I had no words to thank him. I don’t know if he saw me tearing up. When I got on the plane later that evening, I closed my eyes and reflected on the entire episode. And I wondered how we were managing as a family in this ghastly, nightmarish, cashless time. And yet we were miraculously surviving each day – soaked in abundance and blessed with the compassion of people around us, like this friend in Hyderabad. Did we deserve so much goodness in our Life, I asked myself? That’s when the hungry man’s face in Guruvayur flashed in front of my eyes. And I quietly thanked him, even as tears welled up in my eyes, for giving me that opportunity to serve him that day.
It’s been over 8 years since that awakening moment on the flight from Hyderabad. Our crisis endures. But Vaani and I continue to plough on – only because we are helped by the kindness and love of the Universe and its beautiful people. I really don’t know if Karma works. But I know compassion sure does!
There will be times in your Life when you can’t force its pace. The best thing to do then is to simply watch Life ooze by beautifully – drop by drop, moment by moment…
It’s surprisingly raining steadily in Chennai today. We are experiencing an unseasonal heavy thunderstorm in the middle of peak summer. There are several things that we are waiting for, pregnant with hope. At a macro level, we await the results of the Assembly elections for several states, including our own, Tamil Nadu. Some business opportunities that we are pursuing remain, yet again, painfully unclear at the moment. And both our children await professional breakthroughs. So, in the midst of all these great expectations – of results, opportunities and outcomes – just standing by and watching the rain fall can be both a magical and a torturous experience.
Yet, that’s the way Life sometimes is. Each day will be slow, dreary and hard to live through. You simply have to hang in there as nothing you do will work for you. All you can do in such a time is to believe that Life is teaching you to keep the faith and develop patience.
Nobody loves a problem situation or one that’s filled with uncertainty. So, really, no one wants a challenging phase in Life to prolong – joblessness, a business slowdown, a critical health condition or a messy relationship drama. But what can you do in the face of Life’s onslaught? As they say in cricket, when the bowling is intense and difficult to play, simply let the ball go past you. Don’t stick your bat out, don’t play a rash shot in desperation or you will lose your wicket! So it is with Life too – when it becomes uncertain and painful, you can avoid the suffering by simply accepting that your Life, for now, is playing out in slow motion. Actually, why must Life always be fast paced? Why do we need to be running from meeting to meeting, chore to chore, commute to commute all the time? Why must everything be an agenda item or on a To Do List? And why must everything be crystal clear?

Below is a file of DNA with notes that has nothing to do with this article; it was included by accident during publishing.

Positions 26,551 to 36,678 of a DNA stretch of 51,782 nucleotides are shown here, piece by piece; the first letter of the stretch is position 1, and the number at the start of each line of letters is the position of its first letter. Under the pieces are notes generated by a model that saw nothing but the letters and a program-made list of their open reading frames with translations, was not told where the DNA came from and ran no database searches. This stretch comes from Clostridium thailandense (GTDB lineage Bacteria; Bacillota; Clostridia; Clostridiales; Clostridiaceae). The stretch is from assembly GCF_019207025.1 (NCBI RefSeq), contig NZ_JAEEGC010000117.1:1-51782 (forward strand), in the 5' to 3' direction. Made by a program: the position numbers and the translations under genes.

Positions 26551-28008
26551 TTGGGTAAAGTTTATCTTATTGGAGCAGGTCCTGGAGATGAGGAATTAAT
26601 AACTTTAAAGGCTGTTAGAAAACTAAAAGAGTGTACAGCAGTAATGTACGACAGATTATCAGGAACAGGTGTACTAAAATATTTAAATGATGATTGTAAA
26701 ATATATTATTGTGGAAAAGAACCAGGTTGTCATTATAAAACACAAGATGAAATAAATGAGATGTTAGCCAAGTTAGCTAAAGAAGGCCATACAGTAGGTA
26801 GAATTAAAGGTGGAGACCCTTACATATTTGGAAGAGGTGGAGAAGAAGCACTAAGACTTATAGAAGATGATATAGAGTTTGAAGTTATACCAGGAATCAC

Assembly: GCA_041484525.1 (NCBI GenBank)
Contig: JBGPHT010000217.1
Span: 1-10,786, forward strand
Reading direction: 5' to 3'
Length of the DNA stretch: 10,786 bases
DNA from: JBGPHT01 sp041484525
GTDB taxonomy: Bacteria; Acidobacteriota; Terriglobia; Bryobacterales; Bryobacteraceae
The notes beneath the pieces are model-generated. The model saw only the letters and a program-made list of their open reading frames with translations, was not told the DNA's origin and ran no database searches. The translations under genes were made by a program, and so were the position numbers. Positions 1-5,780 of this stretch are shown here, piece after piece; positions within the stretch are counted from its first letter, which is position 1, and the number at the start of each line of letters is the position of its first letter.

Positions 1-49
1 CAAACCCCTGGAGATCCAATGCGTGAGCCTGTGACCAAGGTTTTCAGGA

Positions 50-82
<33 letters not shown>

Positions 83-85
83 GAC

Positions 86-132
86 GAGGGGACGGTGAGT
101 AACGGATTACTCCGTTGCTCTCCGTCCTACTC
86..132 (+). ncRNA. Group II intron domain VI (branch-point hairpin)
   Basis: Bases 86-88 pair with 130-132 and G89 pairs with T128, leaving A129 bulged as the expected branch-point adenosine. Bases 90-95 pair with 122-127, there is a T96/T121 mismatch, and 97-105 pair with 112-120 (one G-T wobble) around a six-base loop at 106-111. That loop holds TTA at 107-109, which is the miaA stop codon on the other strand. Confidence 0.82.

A good metaphor to hold is that of a clock that’s ticking away even in a thunderstorm. Un-fluttered. Unmoved. A strong mind is like the clock. It remains untouched by the vagaries of Life. Neither exulting vainly in success nor tormented in failure. Neither running amuck nor sulking. It just is…it goes on ticking, as long as it can, no matter what the circumstances are.
I have learned that faith is not about a God or religion. Faith is knowing that everything happens for a reason. And since the reason will not always be immediately evident, you must have patience to last a trying phase! And eventually the reason does show up! Always!!
Life is not a 100-meter race. If you rush through it too fast or keep brooding its slow pace you will surely miss the scenery! And since you can’t ever go back in time or Life, the most intelligent thing you can do is to live fully every moment of the Life that’s playing out for you, enjoying its inscrutable beauty and counting your blessings!!
As for me, I am simply watching the rain fall and listening to its inspiring rhythm! And I am thinking what a great blessing it is to be spared two days of scorching heat this summer!!